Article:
Optic nerve assessment predicts retinoblastoma outcomes

Published on December 22, 2012 at 1:15 AM · No Comments

By Sarah Guy, medwireNews Reporter

Magnetic resonance imaging (MRI) scans taken pre- and post-neoadjuvant chemotherapy (NACT) for International Retinoblastoma Staging System (IRSS) stage III retinoblastoma can indicate a patient's likely event-free and overall survival, indicate study results.

The prediction is based on the extent of optic nerve involvement, explain the researchers, with nerves staged based on their thickness, contrast enhancement, and length of involvement on MRI.

Specifically, the study showed that patients with optical nerve thickening at baseline and after NACT had significantly lower rates of event-free survival (EFS) and overall survival (OS) compared with those without optic nerve thickening.

"Metastasis to the CNS [central nervous system], the most common site for metastases, occurs via the optic nerve," write Sameer Bakhshi (All India Institute of Medical Sciences, New Delhi) and co-workers in the British Journal of Ophthalmology.

"Therefore, any staging systems or response assessment criteria in extraocular retinoblastoma need to provide a reliable prognosis based on the extent of optic nerve involvement, optic nerve thickening and contrast enhancement," they explain.

The team prospectively studied 28 untreated IRSS stage III retinoblastoma patients, aged a median of 3 years and cared for between May 2009 and June 2010. Patients underwent initial MRI scanning of the orbit and brain, and again after three cycles of NACT.

Patients were staged according to the system proposed by Bakhshi et al, taking into account optic nerve thickening (no/yes), optic nerve enhancement (no/yes), and optic nerve involvement area (intra-orbital <5 mm, intra-orbital ≥5 mm, intracanalicular, intracranial).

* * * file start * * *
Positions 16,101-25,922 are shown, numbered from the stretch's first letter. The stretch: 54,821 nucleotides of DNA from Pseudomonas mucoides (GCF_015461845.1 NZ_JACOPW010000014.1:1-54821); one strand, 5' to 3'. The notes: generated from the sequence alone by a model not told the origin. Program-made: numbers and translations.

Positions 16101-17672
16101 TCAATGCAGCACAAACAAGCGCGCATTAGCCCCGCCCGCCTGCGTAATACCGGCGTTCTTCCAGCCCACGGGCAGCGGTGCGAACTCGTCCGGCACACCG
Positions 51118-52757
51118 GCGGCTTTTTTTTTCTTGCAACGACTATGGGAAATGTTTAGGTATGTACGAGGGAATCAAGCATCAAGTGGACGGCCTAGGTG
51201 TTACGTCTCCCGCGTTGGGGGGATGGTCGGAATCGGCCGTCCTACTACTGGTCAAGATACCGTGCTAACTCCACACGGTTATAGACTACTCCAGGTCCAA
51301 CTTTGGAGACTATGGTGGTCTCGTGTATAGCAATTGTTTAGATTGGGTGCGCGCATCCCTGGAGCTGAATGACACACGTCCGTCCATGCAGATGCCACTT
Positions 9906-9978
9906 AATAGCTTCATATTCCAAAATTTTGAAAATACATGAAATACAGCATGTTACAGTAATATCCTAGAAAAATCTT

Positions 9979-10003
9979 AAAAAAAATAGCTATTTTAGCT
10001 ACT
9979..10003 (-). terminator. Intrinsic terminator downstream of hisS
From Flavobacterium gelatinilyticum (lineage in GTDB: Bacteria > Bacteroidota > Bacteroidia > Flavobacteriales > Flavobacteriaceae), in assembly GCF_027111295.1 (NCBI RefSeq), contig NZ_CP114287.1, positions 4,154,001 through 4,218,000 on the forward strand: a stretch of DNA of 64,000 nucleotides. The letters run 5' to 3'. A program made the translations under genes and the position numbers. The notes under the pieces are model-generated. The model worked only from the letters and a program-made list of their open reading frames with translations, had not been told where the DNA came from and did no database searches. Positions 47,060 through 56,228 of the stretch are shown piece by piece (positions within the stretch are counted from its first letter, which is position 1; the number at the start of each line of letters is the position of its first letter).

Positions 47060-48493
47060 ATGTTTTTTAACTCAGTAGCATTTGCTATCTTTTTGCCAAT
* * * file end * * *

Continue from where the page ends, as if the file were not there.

After an average follow up of 30.9 months, EFS and OS were 33.3% and 40.7%, respectively, and optic nerve thickening at baseline significantly predicted both outcomes. Indeed, just 7.1% and 14.3% of patients with such baseline thickening were event-free and alive, respectively, by the end of follow up.

A similar finding emerged for post-NACT MRI results. Specifically, optic nerve thickening after this treatment significantly predicted worse EFS and OS, with 0% and 10% of affected patients achieving these endpoints, respectively.

Intriguingly, note the authors, there was no significant difference in EFS and OS after NACT in patients with and without phthisis (bulky tumor) on MRI.

This finding suggests that a significant reduction in tumor bulk and a good clinical response - as defined by Response Evaluation Criteria in Solid Tumors, the current standard to radiologically assess response to treatment - does not necessarily correlate with better outcome.

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